Monday, December 4

A security breach affects the personal and financial data of Orange customers

An Orange supplier has suffered a cyberattack that has exposed “part of the sensitive information to which it had access to carry out the customer management activity for which it was hired,” the operator said in a statement sent to its users this Monday. The filtered data includes the name and surname, address, telephone, email, DNI, date of birth, nationality and the IBAN code of the current account.

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The operator has reported the events to the Central Technological Investigation Brigade of the National Police and has brought it to the attention of the Spanish Data Protection Agency. Orange sources have assured that the breach has affected “a limited number of customers”, although for the moment they have not been able to confirm the exact number. The company has almost 13 million customers in its mobile phone business.

The provider that has suffered the incident is dedicated to “debt collection” services, the same sources have explained. “From the moment the provider became aware of the incident, a plan was put in place to limit its scope, immediately proceeding to cut off access to our systems,” Orange told those affected.

Security breaches of this type carry a high risk of subsequent cyberattack against users whose information has been leaked. It makes it easier for criminals to impersonate Orange or any other company to extract other types of more sensitive data, such as bank passwords. By having very specific data about their victims, cybercriminals can gain their trust and lure them into falling for a scam.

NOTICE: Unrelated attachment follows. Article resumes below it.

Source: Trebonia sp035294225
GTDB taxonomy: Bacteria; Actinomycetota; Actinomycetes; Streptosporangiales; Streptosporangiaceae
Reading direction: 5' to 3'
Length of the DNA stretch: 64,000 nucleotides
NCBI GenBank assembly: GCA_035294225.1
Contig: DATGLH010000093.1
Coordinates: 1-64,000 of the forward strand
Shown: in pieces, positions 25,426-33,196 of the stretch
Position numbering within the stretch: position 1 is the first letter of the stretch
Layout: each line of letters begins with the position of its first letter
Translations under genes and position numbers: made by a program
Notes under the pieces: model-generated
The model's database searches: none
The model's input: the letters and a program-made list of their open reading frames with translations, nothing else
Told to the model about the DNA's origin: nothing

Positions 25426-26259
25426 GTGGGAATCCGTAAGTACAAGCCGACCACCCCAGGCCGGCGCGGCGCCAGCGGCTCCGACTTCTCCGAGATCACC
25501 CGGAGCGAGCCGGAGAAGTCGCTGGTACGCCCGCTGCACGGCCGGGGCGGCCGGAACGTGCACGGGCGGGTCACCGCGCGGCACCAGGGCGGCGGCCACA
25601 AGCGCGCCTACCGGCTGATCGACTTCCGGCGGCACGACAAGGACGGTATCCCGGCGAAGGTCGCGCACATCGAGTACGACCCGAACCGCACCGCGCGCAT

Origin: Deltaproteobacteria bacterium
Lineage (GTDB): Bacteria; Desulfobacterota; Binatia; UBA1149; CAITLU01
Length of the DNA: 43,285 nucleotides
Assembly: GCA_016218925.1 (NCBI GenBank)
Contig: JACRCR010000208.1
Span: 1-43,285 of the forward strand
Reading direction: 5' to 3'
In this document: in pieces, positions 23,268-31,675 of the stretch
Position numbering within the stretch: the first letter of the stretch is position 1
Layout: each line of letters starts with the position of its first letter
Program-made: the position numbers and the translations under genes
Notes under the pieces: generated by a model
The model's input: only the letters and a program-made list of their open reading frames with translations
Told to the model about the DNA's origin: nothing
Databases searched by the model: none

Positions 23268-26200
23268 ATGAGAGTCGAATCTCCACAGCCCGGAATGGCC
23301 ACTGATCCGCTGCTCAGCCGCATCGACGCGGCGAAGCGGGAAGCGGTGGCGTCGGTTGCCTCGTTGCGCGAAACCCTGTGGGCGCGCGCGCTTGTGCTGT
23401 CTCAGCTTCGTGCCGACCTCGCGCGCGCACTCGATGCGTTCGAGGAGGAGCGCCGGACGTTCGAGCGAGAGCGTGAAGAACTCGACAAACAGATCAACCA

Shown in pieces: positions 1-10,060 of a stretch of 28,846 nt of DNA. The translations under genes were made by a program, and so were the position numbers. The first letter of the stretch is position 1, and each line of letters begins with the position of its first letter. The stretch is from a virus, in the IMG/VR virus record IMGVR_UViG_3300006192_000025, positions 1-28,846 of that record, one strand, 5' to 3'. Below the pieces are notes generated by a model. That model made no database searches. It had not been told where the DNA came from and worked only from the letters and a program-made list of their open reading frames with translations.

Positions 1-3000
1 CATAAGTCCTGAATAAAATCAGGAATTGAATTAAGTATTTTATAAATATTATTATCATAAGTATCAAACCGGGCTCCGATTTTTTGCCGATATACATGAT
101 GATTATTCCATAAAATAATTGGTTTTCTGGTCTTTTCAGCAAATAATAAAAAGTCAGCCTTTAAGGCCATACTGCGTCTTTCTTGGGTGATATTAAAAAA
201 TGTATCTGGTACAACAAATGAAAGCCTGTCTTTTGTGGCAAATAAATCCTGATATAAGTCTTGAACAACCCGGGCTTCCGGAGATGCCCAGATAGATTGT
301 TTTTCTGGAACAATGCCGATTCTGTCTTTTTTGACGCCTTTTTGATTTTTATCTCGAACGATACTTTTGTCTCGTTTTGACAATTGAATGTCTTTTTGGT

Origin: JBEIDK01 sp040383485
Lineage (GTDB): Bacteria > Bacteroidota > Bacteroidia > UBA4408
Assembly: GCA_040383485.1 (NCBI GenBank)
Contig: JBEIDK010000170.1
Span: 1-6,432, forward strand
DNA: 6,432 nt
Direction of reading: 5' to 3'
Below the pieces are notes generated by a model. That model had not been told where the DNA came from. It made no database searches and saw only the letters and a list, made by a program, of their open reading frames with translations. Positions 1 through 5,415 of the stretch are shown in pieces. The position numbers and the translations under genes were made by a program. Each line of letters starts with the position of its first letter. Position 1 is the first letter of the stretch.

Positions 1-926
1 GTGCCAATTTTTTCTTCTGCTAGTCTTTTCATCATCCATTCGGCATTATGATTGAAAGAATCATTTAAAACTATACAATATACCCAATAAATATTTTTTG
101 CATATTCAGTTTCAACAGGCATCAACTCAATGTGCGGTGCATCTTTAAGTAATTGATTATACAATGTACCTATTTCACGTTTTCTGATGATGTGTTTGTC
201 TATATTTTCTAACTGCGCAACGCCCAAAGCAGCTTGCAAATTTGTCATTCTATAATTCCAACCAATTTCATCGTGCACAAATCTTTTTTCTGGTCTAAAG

We advise you to be especially careful in the coming months with emails, messages or calls for which you cannot confirm their origin or sender

National Institute of Cybersecurity

“If you have received the communication from the affected company, we advise you to be especially careful in the coming months with emails, messages or calls of which you cannot confirm their origin or sender, especially messages that request bank information or credentials. These messages could be fraudulent”, the National Institute of Cybersecurity (Incibe) has warned.

The Internet Security Office, dependent on Incibe, has sent an alert this Monday regarding the incident of the Orange provider that it described as “high” importance. The agency recommends users to search themselves on the Internet periodically to verify what information is published about them and request the removal of that which should not be. This action can be exercised free of charge through the Data Protection Agency.

From Orange they have also asked their customers to contact their bank if they detect any suspicious activity, as well as Incibe itself. “We are sorry for what happened and we put at your disposal the free telephone number 900901564 from 9 a.m. to 9 p.m. from Monday to Sunday, to answer any questions that may arise about this incident,” it has communicated to its affected clients.